Home National Numerous instances show the growing trend against consumption of non-veg food

Numerous instances show the growing trend against consumption of non-veg food

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(G.N.S) Dt. 28

New Delhi

There has been a huge outcry against consumption of non-vegetarian food, especially beef in the last three years. Be it beef ban or the latest South Delhi Municipal Corporation (SDMC) ban on display of ‘non-veg food’ in the open, there have been numerous instances in the past three-and-a-half years which show the growing trend against consumption of ‘non-veg’ food. In fact, Minister of State for Minority Affairs Mukhtar Abbas Naqvi had earlier said that those who eat beef should go to Pakistan.

The Sample Registration System Baseline Survey 2014 noted that close to 30 per cent people in India are vegetarians. The survey also revealed that the number of non-vegetarians in India has decreased from 75 per cent in 2004 to 71 per cent in 2014.

The South Delhi Municipal Corporation, which is under BJP’s control in the national capital, has proposed that all non-vegetarian food items cannot be displayed out in the open and should be kept inside shelves. The proposal was brought in during the last House meeting on December 20, and approved by Leader of House Shikha Rai. Rai said that the move was proposed to “maintain hygiene and to respect people’s sentiments since not everyone eats non-vegetarian food”.

Currently, the proposal is awaiting SDMC commissioner P K Goel’s approval, who will examine if the move is in accordance with the Delhi Municipal Corporation Act before making it a rule, Rai said. The proposal — a private member’s resolution — was first moved during a Health Committee meeting by Raj Dutt, a councillor from Kakrola village in the Najafgarh zone. “Seekh kebabs being displayed outside may get contaminated due to pollution. Also, there are many vegetarian people who feel bad seeing these items,” said Dutt.

South Delhi includes areas like Greater Kailash, Lajpat Nagar, Hauz Khas, Defence Colony and New Friends Colony. Skewers of meat and kebabs are a common sight at outdoor stalls and outside markets in these areas. The resolution is reported to come up for confirmation in the next session of the House on January 3.

The national carrier Air India had suspended serving non-vegetarian meals on its domestic flights in the economy class from July. The argument given by Air India at that time was that they had observed a trend where, over time, lesser passengers were preferring non-vegetarian food, which resulted in wastage of these meals on-board. “Air India has taken a conscious decision not to have non-vegetarian meals in economy class on its domestic flights to reduce wastage, reduce cost, and improve catering service,” airline’s spokesperson G Prasad Rao had said in July. This decision was taken with the expectation that it would cut costs to the tune of Rs 8-10 crore per annum.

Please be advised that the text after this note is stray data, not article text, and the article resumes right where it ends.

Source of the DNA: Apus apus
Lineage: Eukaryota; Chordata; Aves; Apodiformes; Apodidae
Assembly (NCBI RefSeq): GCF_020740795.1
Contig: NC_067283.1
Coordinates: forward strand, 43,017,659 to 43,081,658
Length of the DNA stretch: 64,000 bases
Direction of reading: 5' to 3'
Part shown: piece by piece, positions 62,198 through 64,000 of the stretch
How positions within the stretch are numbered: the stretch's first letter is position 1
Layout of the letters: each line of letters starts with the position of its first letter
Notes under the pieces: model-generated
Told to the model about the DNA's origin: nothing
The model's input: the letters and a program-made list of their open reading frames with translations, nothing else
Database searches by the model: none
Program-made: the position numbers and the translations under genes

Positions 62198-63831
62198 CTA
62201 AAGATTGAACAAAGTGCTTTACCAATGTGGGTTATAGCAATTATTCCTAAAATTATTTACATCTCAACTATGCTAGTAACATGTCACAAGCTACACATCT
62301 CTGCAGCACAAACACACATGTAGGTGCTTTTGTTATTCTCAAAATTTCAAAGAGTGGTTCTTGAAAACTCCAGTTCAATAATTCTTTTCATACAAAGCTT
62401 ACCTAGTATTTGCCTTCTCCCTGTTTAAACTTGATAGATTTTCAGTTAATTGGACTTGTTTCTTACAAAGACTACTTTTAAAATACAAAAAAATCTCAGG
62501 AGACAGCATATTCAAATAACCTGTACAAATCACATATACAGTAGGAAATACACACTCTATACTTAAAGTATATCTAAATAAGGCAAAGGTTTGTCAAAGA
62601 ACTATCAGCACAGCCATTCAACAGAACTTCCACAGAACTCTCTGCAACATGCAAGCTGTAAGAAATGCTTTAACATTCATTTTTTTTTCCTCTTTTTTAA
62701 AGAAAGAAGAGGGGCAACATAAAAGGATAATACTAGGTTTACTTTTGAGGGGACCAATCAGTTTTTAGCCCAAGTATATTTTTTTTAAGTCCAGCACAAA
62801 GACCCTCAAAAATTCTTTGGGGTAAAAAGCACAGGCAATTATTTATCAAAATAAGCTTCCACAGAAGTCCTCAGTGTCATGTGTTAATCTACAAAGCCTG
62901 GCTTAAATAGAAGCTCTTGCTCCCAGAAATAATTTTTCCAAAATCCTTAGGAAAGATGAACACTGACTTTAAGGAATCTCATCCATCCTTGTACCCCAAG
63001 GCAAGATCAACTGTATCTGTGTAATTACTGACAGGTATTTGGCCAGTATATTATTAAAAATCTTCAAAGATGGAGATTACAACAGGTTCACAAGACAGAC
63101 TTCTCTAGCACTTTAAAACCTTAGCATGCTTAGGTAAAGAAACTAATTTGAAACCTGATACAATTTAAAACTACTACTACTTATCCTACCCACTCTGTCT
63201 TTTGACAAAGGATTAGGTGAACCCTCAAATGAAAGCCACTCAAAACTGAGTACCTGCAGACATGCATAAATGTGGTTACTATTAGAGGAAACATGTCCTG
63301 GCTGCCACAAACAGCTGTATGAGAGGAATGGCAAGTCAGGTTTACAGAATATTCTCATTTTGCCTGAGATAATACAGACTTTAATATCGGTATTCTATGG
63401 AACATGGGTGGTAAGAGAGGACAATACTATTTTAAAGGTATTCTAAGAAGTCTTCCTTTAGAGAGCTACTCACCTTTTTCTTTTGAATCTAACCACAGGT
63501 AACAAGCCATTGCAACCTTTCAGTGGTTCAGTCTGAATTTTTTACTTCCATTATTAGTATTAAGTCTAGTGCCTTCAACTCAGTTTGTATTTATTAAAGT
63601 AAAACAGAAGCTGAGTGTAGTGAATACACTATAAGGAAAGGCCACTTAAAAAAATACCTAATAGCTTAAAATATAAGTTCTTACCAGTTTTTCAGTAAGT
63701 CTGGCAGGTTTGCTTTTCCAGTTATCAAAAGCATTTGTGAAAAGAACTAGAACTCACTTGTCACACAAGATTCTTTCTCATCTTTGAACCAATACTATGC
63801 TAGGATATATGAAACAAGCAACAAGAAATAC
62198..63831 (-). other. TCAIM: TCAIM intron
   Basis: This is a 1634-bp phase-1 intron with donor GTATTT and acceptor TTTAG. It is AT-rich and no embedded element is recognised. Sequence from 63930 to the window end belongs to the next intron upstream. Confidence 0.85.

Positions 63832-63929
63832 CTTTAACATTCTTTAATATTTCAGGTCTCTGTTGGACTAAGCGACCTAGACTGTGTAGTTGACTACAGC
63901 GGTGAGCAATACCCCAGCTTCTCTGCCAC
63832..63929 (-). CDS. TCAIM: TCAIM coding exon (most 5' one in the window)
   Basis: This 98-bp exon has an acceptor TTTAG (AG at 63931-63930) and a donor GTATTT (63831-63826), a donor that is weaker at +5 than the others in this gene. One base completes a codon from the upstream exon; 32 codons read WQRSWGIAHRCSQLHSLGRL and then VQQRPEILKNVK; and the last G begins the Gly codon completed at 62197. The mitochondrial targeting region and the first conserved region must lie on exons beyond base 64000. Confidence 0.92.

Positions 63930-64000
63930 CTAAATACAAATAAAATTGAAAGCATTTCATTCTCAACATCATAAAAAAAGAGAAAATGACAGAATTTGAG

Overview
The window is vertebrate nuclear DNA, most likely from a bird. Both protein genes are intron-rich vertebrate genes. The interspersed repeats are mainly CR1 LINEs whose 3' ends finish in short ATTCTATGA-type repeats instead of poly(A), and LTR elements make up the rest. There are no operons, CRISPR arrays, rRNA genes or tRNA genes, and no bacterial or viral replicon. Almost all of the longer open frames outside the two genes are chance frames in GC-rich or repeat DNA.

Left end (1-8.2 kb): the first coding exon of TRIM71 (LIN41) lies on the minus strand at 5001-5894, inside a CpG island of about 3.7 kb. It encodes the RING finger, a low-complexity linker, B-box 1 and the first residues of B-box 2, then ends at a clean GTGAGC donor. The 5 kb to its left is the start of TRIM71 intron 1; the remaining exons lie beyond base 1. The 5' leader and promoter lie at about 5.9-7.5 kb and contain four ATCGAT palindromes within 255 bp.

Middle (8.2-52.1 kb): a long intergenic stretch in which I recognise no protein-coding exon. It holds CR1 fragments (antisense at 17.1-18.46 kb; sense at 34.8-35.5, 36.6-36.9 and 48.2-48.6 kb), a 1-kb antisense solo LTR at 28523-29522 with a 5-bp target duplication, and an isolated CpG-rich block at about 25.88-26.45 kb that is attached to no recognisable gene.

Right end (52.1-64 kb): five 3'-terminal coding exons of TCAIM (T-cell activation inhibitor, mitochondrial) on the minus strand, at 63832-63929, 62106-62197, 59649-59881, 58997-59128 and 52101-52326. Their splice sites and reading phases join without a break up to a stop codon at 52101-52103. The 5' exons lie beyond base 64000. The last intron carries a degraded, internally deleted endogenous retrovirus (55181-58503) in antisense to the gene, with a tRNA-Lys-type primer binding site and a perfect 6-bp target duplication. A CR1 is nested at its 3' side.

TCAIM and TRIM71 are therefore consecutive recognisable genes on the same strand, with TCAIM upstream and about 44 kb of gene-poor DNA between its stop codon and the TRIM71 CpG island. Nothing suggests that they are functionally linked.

In Haryana’s Mewat District, kiosks selling biryani were forced to shut down. Raids were conducted by the police after they received complaints that biryani containing beef (cow meat), was being sold in Mewat. In 2015, the Haryana government passed a law that made the sale of beef a non-cognisable offence.

In March, several students of IIT Madras were roughed up for taking part in the beef-fest organised in the campus. A group of 70 to 80 students held the beef festival on May 28 evening evening to demonstrate against the Centre’s notification on cattle sale rules. In a similar incident, students in Hyderabad’s Osmania University were arrested for organising a beef festival in the varsity.

In April, the Gujarat government amended the state’s Animal Preservation Bill to entail a maximum punishment of life imprisonment and a minimum of 10 years for cow slaughter after it was passed in the assembly in the absence of the Opposition Congress.

Speaking on the amendment, Chief Minister Vijay Rupani said that while he was “not against any food”, he wanted to make Gujarat “shakahari (vegetarian)”, “We do not want Jersey cows, but Gir and Kankreji cows instead,” he said.

Rupani also described Gujarat as a “unique state”, which followed the tenets of Mahatma Gandhi — “non-violence and truth”. “This is Gandhi’s Gujarat, Sardar’s (Vallabhbhai Patel) Gujarat and (Prime Minister) Narendra Modi’s Gujarat,” said Rupani. The passage of the Gujarat Animal Preservation (Amendment) Bill, 2017 came eight months after seven Dalits were beaten by self-styled cow vigilantes for alleged cow slaughter in Una.

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